Burqa-clad bomber kills 43 at Pakistan UN food project
KHAR, Pakistan — Senior Pakistani officials on Sunday confirmed that a deadly bombing in the lawless tribal belt was carried out by a burqa-clad woman, in the country’s first known case of a female suicide attack.
The suicide blast on Saturday, claimed by the local Taliban, hit a United Nations’ food distribution point and killed 43 people in Khar, the main town in the restive Bajaur tribal region bordering Afghanistan.
“We have found hair and hand and feet body parts painted with henna at the site of the attack, which leaves no doubt that the bomber was a woman,” top local administration official Zakir Hussain Afridi told AFP.
“We are conducting investigations to work out which tribe and area the woman belonged to,” he said.
Another senior administration official, Muhammad Jamil, confirmed that the bomber was a woman.
The assistant head of police for Khyber Pahkhtoonkhwa province, Shafqat Malik, said it was the first proven case of a woman suicide bomber in Pakistan.
“Some attacks reported to be carried out by women in the past could not be proven,” said Malik, who also leads the province’s bomb disposal squad.
Prime Minister Yousuf Raza Gilani condemned the attack.
“You saw that a woman carried out a suicide attack yesterday,” Gilani said in a televised press conference in the central city of Multan.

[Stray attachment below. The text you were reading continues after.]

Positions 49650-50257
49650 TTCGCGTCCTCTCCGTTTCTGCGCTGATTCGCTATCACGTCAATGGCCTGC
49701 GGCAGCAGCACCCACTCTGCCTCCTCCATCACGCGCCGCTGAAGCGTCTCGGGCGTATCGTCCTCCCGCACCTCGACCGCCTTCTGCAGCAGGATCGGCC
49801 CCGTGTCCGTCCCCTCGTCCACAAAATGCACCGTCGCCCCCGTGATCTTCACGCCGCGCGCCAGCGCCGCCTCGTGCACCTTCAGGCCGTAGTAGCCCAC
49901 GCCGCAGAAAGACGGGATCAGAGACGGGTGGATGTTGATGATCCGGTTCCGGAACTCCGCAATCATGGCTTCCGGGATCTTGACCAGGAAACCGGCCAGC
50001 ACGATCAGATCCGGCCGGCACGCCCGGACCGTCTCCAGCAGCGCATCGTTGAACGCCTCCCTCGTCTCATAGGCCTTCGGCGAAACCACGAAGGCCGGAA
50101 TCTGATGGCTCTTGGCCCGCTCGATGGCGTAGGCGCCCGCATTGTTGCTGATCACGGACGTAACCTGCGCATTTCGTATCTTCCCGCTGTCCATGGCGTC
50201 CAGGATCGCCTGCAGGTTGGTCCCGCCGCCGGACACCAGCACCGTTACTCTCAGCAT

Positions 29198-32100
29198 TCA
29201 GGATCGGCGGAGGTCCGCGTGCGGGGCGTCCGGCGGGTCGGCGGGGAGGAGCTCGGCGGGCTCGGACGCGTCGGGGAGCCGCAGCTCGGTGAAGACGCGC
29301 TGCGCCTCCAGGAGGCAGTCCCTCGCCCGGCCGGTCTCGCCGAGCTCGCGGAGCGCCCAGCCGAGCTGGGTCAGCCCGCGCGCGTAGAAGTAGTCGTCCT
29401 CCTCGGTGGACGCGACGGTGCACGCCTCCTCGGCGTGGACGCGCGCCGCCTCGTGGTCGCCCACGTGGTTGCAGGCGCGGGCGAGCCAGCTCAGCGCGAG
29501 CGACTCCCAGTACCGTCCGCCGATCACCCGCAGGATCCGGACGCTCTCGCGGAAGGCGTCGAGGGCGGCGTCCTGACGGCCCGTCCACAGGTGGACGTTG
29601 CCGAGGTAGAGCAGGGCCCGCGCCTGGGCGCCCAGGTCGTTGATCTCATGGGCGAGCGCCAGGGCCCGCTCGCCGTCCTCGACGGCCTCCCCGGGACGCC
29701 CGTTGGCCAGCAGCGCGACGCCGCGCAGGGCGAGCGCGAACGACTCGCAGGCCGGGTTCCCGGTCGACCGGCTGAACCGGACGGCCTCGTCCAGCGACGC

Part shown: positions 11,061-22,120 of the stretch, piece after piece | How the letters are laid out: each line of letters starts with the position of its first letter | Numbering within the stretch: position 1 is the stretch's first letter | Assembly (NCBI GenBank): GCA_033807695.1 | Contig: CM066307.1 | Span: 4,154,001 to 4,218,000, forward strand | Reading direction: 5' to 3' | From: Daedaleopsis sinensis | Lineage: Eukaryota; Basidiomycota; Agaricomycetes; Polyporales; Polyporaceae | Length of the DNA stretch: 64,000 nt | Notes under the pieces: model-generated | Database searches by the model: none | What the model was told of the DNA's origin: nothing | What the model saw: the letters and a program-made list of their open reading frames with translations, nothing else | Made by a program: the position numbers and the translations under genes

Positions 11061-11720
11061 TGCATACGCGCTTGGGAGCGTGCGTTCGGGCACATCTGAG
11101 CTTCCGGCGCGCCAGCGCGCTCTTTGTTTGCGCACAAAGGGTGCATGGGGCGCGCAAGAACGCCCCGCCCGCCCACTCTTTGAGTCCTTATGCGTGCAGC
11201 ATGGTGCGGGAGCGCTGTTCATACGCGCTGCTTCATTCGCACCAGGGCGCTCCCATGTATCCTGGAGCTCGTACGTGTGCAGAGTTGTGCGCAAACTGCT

“It is our collective responsibility to expose these black sheep and bring them to justice,” he added.
A spokesman for the Pakistani Taliban, Azam Tariq, claimed responsibility for the bombing, which he said targeted the local pro-government Salarzai tribe that runs its own anti-insurgent militia.
Pakistan’s military first conducted operations in Bajaur in August 2008 and have repeatedly claimed to have eliminated the Islamist militant threat.
Bajaur is one of seven Pakistani tribal districts, which the United States considers the global headquarters of Al-Qaeda and among the most dangerous places on Earth.
Around 4,000 people have died in suicide and bomb attacks across Pakistan since government forces raided an extremist mosque in Islamabad in 2007. The attacks have been blamed on networks linked to the Taliban and Al-Qaeda.